User interfaces

  • January 1, 2008

    Zebra stripes are subtle alternating stripes painted behind list items in a graphical user interface (GUI). They improve the readability of wide and long lists, but the JList class in Java's Swing doesn't support them. This tip shows how to extend JList to add zebra background stripes.

  • January 1, 2008

    Table zebra stripes are alternating subtle background stripes painted behind the table's rows in a graphical user interface (GUI). They improve the readability of long rows in wide tables, but the JTable class in Java's Swing doesn't support them. This tip shows how to extend JTable to add zebra background stripes.

  • January 1, 2008

    Zebra stripes in a graphical user interface (GUI) are subtle background stripes painted behind the rows of a hierarchical list, or tree. They improve the readability of wide tree rows, but the JTree class in Java's Swing doesn't support them. This tip shows how to extend JTree to add zebra background stripes.

  • December 6, 2010

    User interface themes for Mac OS X, Windows, and Linux define the OS-wide look of window frames, buttons, scrollbars, and the like. Preference settings enable users to tune color schemes to taste. For Java applications, changing the theme also sets colors for pre-defined java.awt.SystemColor objects that indicate the color of buttons, text, and more. In principal, applications may use these colors to customize their user interfaces to match the current theme. In practice, there are quite a few problems with doing this.

    This article begins a series that discusses Java's SystemColors and their use and problems on different OSes. Series articles also provide color swatches, RGB/HSV values, and downloadable color lists for SystemColors for each of the standard themes on the Mac, Windows, and Linux. The color swatches provide a resource for comparing theme colors and creating custom Java components that match the themes.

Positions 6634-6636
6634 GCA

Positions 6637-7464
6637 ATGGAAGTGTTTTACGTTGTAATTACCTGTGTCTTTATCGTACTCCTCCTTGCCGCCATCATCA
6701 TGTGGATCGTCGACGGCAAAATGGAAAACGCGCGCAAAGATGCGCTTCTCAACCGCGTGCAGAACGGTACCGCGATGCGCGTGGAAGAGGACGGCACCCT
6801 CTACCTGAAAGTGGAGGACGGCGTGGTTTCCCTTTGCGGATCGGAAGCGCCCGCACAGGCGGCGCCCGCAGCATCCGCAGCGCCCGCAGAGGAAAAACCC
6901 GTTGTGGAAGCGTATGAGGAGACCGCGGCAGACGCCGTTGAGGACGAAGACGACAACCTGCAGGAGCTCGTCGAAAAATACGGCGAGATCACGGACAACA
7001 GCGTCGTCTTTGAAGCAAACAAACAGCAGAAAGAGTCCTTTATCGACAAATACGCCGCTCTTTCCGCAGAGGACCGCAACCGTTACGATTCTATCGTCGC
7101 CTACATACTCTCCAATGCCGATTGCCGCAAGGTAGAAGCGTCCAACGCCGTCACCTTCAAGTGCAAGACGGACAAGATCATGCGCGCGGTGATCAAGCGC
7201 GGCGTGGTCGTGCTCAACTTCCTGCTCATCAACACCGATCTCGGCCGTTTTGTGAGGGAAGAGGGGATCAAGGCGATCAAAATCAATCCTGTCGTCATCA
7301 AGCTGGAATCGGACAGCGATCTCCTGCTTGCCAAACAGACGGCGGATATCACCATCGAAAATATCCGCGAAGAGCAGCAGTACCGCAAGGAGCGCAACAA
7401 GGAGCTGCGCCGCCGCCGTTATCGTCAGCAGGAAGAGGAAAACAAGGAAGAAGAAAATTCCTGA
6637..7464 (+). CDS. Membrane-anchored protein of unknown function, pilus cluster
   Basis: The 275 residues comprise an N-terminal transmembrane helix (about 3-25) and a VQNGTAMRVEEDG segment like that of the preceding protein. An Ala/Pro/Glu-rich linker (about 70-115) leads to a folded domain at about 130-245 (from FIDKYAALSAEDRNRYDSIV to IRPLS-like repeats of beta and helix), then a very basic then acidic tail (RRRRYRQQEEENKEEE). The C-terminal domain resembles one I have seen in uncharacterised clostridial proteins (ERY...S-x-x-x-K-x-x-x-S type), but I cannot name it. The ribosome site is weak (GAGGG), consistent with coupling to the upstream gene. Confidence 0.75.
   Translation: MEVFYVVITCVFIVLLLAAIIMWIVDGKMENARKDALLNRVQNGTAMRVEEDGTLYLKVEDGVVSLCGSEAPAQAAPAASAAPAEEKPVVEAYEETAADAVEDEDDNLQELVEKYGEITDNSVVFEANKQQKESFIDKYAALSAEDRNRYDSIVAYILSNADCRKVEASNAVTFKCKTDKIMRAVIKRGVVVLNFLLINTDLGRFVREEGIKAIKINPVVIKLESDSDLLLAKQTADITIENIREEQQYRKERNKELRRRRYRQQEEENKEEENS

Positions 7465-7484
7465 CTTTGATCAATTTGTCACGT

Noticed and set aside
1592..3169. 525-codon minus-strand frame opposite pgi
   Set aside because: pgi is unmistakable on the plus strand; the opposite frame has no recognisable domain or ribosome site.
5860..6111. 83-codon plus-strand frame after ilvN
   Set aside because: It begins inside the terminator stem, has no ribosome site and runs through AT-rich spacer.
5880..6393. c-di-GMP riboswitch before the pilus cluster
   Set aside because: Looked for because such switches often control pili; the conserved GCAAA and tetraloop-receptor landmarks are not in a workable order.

• August 3, 2011

    The classic Java Swing CDE/Motif look and feel recreates the beveled buttons, gray color scheme, and light-weight design of the X11 window system's applications circa 1990. This article is part 1 of 4 and provides a component by component review of problems, workarounds, and special features of Java's CDE/Motif look and feel. Example images are included along with UIDefaults values, color swatches, and icon images.

  • September 6, 2011

    This part 2 of 4 articles continues a component by component review of problems, workarounds, and special features for the classic Java Swing CDE/Motif look and feel. Example images are included along with UIDefaults values, color swatches, and icon images.

  • October 10, 2011

    This part 3 of 4 articles continues a component by component review of problems, workarounds, and special features for the classic Java Swing CDE/Motif look and feel. Example images are included along with UIDefaults values, color swatches, and icon images.

  • November 2, 2011

    This part 4 of 4 articles continues a component by component review of problems, workarounds, and special features for the classic Java Swing CDE/Motif look and feel. Example images are included along with UIDefaults values, color swatches, and icon images.

  • January 5, 2010

    Each Windows 7 theme sets the desktop image, screen saver, sound set, mouse pointer shapes, and color scheme for buttons, scroll bars, window frames, and so forth. For Java applications, changing the theme also sets colors in Java's java.awt.SystemColor objects, which applications may use to customize user interfaces to match the Windows theme.

    This article discusses SystemColor problems on Windows 7, and provides color swatches, RGB/HSV values, and downloadable color lists for all SystemColors for each of the standard Windows 7 themes.

  • September 6, 2010

    Linux's Gnome defines themes that set the color scheme and style for window frames, buttons, scrollbars, and other components drawn by Gnome's GTK user interface toolkit. For Java applications, changing the theme should set colors in Java's java.awt.SystemColor objects, which applications may use to customize their user interfaces to match the current theme. Unfortunately, there are some problems here.

    This article discusses SystemColor problems with Gnome, and provides color swatches, RGB/HSV values, and downloadable color lists for the default SystemColors on Linux.

Syndicate content
Nadeau software consulting
Nadeau software consulting